Partners come together to lessen HIV-risk for migrants and mobile populations
10 June 2011
For the world’s 214 million international migrants and 740 million internal migrants the sometimes challenging conditions of the migration process can leave them vulnerable to HIV infection. Yet, even with the increasing interest in the health and human rights of this key group, the links between migration, population mobility and HIV are still not widely understood.
During the General Assembly High Level Meeting on AIDS in New York governments, civil society partners and intergovernmental agencies came together to explore the relationship between migration and the AIDS epidemic and to examine ways of increasing access to HIV services for people on the move.
The side-event, on 10 June, was sponsored by the International Organization for Migration (IOM), the International Labour Organization (ILO), the UN High Commissioner for Refugees (UNHCR) and UNAIDS.
Ambassador William Lacy Swing, IOM’s Director General and Dr Paul De Lay, UNAIDS Deputy Executive Director, Programme, co-hosted the event. This follows the signing of a revised cooperation of agreement between the two organizations in January this year. The agreement addresses the potential vulnerability of migrants to HIV and strengthens efforts to integrate migrants and mobile populations into AIDS policies and programmes at national, regional and international levels.
“We must harness the benefits of migration for migrants and states, by ensuring migrants can access HIV prevention, care, treatment and support services,” said Ambassador Swing.
We must harness the benefits of migration for migrants and states, by ensuring migrants can access HIV prevention, care, treatment and support services
William Lacy Swing, Director General, IOM
Dr De Lay raised an issue which many ‘people on the move’ face on a daily basis: discrimination. He spoke of the need to vigorously challenge discrimination directed at migrants, and would-be migrants, which prevents freedom of movement. These include the HIV-related entry, stay and residency restrictions in some countries. “Every individual should have equal access to freedom of movement regardless of HIV status. UNAIDS opposes restrictions that single out HIV for special treatment and that restrict movement based on HIV status only. Such restrictions are discriminatory,” he said.
The side-event emphasized the importance of sharing best practices and lessons learned by governments and civil society on managing migration and HIV and ensuring the rights of migrants to access health and social services.
It was acknowledged that while mobility in and of itself does not necessarily result in increased health risks, the sometimes challenging conditions of the migration process—before migration, during movement, in destination communities and upon return—may impact the health of migrants and make them more vulnerable to the virus.
The meeting explored progress on a number of international commitments and policy frameworks such as sections of the 2001 UNGASS Declaration of Commitment on AIDS which facilitate access to HIV programmes for migrants and mobile workers.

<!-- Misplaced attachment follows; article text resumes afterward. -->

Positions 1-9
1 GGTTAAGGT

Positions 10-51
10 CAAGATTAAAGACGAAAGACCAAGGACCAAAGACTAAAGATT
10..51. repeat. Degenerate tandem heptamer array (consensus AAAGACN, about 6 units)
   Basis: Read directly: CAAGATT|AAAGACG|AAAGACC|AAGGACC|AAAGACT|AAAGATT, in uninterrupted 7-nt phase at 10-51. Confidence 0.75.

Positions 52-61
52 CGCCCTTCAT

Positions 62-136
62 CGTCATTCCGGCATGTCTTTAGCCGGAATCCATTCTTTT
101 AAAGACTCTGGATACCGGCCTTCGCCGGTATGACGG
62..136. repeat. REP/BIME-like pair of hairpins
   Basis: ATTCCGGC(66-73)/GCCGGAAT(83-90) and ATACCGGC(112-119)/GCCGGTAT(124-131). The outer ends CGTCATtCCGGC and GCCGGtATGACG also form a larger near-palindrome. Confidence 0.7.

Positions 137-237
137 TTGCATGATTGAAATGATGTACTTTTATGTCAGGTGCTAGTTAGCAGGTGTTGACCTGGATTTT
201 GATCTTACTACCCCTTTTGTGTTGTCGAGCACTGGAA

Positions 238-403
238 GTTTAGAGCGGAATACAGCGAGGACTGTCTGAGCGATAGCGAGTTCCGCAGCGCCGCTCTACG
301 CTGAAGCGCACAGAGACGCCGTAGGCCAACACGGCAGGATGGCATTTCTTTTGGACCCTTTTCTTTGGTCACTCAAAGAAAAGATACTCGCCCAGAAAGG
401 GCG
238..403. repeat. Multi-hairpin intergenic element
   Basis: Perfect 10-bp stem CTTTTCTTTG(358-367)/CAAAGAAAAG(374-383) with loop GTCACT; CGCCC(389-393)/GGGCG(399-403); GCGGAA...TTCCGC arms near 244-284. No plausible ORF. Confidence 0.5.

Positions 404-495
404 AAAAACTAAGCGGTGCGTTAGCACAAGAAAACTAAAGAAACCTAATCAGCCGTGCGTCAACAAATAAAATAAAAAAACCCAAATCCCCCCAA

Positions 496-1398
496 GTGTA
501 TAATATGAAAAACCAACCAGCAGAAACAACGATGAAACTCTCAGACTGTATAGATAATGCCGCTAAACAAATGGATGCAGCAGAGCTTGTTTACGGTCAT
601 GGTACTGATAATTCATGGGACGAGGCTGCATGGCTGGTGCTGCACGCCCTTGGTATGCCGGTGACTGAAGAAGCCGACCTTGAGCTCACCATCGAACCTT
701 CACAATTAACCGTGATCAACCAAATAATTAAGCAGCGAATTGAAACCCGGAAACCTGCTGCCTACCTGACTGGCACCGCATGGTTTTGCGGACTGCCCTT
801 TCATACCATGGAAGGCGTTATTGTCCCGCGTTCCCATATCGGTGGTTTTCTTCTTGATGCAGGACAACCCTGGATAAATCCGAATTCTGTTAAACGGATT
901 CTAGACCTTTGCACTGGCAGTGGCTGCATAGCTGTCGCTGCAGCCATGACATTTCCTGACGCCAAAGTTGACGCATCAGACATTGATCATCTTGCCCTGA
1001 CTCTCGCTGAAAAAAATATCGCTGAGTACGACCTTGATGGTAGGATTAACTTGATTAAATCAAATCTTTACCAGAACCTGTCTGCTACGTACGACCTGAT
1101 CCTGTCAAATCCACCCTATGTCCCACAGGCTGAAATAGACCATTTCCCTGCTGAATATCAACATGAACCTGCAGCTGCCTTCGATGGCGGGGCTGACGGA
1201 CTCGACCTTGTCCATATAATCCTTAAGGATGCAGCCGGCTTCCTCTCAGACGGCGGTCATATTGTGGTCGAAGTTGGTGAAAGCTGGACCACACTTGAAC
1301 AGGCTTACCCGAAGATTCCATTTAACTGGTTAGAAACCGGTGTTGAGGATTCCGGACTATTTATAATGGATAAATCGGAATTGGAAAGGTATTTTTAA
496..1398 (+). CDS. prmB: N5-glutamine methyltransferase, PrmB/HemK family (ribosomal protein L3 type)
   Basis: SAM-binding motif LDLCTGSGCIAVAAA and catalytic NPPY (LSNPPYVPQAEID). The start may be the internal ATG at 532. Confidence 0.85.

Migration-related aspects of the ILO Recommendation on HIV and AIDS and the World of Work, 2010 (No 200) were also discussed. Dr Sophia Kisting, Director of ILO/AIDS, stressed that stigma and discrimination, difficult working conditions and long separation from their families and cultures increase migrant workers’ vulnerability to HIV. “For these reasons, the Recommendation makes special mention of migrant workers. It calls on countries of origin, transit and destination to take measures to ensure access to HIV prevention, treatment, care and support services for such workers,” she said.
Every individual should have equal access to freedom of movement regardless of HIV status
Dr Paul de Lay, UNAIDS Deputy Executive Director, Programme
In its Technical cooperation projects, the ILO has promoted an integrated approach involving a variety of actors, such as government, recruitment agencies and trades unions. Programmes in Indonesia, Nepal and Sri Lanka have shown the usefulness of this approach and succeeded in including HIV in pre-departure training for labour migrants and initiating policy dialogue between sending and receiving countries.
Addressing such issues is of key importance given that, for example, according to Sri Lanka’s national AIDS committee, some 30-40% of women in Sri Lanka who test positive for HIV have returned home after living in the Middle East.
Udo Janz, Director of UNHCR New York Office, welcomed the chance afforded by the side-meeting to consolidate gains made and chart future action in ensuring migrants and mobile populations, including those forcibly displaced, are provided with HIV services.
UN General Assembly High Level Meeting on AIDS
Thirty years into the AIDS epidemic, and 10 years since the landmark UN General Assembly Special Session on HIV/AIDS, the world has come together to review progress and chart the future course of the global AIDS response at the 2011 UN General Assembly High Level Meeting on AIDS from 8–10 June 2011 in New York. Member States are expected to adopt a new Declaration that will reaffirm current commitments and commit to actions to guide and sustain the global AIDS response.
Related feature storiesUrgent need for sensitive social protection schemes for people living with HIV
30 June 2014Number of people forced to flee their homes is the highest in recent history
20 June 2014Government of Mauritius pledges to working towards removing HIV-related restrictions on stay and residence
18 April 2014
- Official web site of 2011 High Level Meeting on AIDS
- The International Organization for Migration (IOM)